Carl Icahn Talks With Bloomberg At Robin Hood Conference [FULL TRANSCRIPT] – ValueWalk Premium
Carl Icahn Icahn Enterprises

Carl Icahn Talks With Bloomberg At Robin Hood Conference [FULL TRANSCRIPT]

Carl Icahn spoke with both Bloomberg TV and with CNBC yesterday at the Robin Hood Investor Conference. Readers can find our coverage from Bloomberg here. We have just recieved the full transcript of the Bloomberg talk, and we posted the clips from Bloomberg and CNBC. Everything can be found below.

Carl Icahn, speaking with CNBC's “Fast Money,” the activist investor revealed his thoughts on high-yield bonds, and the stock market. Icahn, who heads Icahn Enterprises LP (NASDAQ:IEP), admitted he is worried about a major event—especially given the Federal Reserve's policy.

Carl Icahn

Carl Icahn image via FBN

Carl Icahn: ‘Quite concerned that something is going to happen' with stock market

Bloomberg Transcript

STEPHANIE RUHLE, BLOOMBERG TV: I am with the one and only Carl Icahn. Carl, let's start with interest rates. In this low interest rate environment, how do you see this – what implications does it mean for the economy?

CARL ICAHN, CHAIRMAN, ICAHN ENTERPRISES: Well the Fed is really in my opinion holding the market up. We're long and we keep a big hedge on. They're like this. We make money. But it is concerning that the Fed turned this market around here because it sort of let it be known that the Fed funds rate isn't going to be raised in March. So you have to be concerned. I am concerned about the high yield market. I think that's in a major bubble.

But I wouldn't say to short it tomorrow, even though we have a short position on it to some extent. But what we do is a very arcane kind of derivative where we do the CDS. We buy the CDS on it. I'm going to explain it on my Twitter account one of these days. I'm going to try to write something on it. It's really interesting what we do on that. But it would take you more than a half an hour to get into what we do with these derivatives. It's really – it's really saying the credit spread is way too narrow. We did this in '07. I did it in '07 because I was worried. It was like this in '07. And sometimes you hit big, and in '07 and '08 – see that's what happens. In '08 on a couple of hundred million investment, believe it or not, we made $1.4 billion because the spread widens, and when it widens you make a lot of money.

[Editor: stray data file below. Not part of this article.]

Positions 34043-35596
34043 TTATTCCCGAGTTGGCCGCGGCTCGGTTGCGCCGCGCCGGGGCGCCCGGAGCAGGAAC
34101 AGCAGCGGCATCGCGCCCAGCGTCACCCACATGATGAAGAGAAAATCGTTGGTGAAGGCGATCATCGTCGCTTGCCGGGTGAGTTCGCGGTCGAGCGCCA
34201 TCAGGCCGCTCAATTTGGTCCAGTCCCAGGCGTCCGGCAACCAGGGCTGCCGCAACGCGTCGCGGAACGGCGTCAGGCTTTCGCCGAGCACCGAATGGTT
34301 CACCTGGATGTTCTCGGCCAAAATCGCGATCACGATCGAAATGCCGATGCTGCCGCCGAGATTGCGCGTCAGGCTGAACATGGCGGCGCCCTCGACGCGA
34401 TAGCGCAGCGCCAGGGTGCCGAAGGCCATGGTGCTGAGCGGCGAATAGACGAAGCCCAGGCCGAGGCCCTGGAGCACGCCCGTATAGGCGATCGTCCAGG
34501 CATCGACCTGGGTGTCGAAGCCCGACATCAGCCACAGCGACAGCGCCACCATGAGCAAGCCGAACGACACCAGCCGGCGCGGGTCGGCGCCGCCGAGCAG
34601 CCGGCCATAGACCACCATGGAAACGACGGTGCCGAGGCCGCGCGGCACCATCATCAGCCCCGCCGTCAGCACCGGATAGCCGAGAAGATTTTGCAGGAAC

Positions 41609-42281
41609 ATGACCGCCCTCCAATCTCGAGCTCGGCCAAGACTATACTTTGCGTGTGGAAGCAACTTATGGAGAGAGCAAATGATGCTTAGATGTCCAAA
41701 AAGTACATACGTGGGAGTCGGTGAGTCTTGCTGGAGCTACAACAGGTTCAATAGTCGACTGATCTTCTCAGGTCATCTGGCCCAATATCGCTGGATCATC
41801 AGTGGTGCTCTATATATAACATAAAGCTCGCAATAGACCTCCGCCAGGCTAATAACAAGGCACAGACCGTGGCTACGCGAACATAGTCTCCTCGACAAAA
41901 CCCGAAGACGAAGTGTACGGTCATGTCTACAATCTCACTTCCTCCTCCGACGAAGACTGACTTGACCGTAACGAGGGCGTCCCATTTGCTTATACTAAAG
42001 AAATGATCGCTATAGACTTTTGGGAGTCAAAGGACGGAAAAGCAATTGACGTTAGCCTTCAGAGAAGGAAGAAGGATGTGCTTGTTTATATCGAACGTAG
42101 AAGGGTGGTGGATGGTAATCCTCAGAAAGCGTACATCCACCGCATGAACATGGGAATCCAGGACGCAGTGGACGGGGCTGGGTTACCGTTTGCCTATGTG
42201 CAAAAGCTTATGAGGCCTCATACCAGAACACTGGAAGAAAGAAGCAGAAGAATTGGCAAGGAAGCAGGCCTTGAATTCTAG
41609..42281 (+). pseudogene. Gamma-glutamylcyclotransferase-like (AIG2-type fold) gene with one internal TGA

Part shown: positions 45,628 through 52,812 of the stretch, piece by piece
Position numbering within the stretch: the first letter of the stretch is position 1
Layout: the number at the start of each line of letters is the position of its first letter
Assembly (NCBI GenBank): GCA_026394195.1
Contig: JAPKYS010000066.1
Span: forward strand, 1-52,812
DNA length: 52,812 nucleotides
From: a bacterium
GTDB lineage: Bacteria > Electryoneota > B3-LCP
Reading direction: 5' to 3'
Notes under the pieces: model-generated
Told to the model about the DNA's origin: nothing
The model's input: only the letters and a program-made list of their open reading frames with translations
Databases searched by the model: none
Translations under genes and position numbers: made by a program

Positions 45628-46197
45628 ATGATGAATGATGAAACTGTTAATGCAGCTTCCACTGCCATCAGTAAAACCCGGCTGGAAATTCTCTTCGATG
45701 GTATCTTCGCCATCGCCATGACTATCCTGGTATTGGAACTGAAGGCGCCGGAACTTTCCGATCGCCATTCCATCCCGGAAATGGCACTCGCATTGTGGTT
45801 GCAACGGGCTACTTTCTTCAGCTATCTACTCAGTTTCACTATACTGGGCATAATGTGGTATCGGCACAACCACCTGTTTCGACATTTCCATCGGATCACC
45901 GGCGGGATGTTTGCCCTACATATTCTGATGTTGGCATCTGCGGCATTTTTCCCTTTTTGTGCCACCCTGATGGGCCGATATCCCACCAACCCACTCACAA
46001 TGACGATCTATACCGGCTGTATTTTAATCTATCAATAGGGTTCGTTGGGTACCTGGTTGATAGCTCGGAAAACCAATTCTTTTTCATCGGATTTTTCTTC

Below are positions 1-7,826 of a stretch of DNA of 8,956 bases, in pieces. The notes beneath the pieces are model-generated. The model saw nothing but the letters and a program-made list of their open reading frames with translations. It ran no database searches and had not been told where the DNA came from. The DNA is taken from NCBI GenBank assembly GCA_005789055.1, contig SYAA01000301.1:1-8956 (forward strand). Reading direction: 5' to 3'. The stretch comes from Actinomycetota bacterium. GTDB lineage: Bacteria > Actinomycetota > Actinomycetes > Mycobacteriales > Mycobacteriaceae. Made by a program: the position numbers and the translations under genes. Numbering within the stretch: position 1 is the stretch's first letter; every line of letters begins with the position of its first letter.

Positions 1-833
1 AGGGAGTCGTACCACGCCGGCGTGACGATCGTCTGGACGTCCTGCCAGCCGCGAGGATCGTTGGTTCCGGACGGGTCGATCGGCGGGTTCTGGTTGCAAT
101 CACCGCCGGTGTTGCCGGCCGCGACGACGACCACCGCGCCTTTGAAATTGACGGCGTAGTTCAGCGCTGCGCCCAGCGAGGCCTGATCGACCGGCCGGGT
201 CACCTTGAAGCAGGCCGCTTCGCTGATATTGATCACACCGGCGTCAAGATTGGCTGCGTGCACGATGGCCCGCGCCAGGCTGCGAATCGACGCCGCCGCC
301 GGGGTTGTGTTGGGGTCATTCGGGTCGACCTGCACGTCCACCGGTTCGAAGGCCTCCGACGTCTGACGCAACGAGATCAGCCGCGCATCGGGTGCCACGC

RUHLE: But does it worry you to be in the credit derivatives market in high yield at a time when there's a liquidity crunch? Can't everybody get – find the exit door?

CARL ICAHN: No. That's why we're on the other side of it. In other words, if they can't find the door we come out pretty good. We're out of the fire, so to speak. I really think it's – it's a bubble, but I'm not going to tell you to get nervous today. I – I think with the Fed doing what they're doing, nobody can pick what the market's going to do tomorrow, next week, maybe even next month or maybe even six months. There are too many variables for the human brain to do it. It's wasted occupation. A lot of people write these erudite papers on it, but it's very hard to – you can pick it on a long-term basis and be right. All you can find, a no-brainer. This is what I look for a risk/reward —

RUHLE: You look for a no-brainer?

CARL ICAHN: Risk/reward's major in your favor. I think there's a no-brainer long term, the high yield market is in a bubble. But when it's going to burst – and it – and it costs you money – to do what I'm saying costs you money while you're waiting. So it's not for a lot of people.

RUHLE: So you mentioned 2007/2008. You have been in the markets for decades. When you look back in history, if you assume that history repeats itself in terms of finance, is there a period in history? Is it '08, is it 1982, is it 1972 that you could say I've sen this market before and here's when it happened?

CARL ICAHN: '08 was the only time, Stephanie, where I was really worried that the whole thing could bust open. That was the only time in my whole history that I was nervous. And I think the Fed did a great job in saving it. Bernanke did a great job in saving it. Now though I worry the Fed has given the patient too much medicine and doesn't know how to stop the medicine. And – and so every time they start saying we're pulling back, you're going to get less medicine, something happens to the patient.

And the day is going to come when they can't keep doing it. They can't – you keep the rate at zero, but you can't – you can't do that forever because you're going to start having consequences that you can't even think about.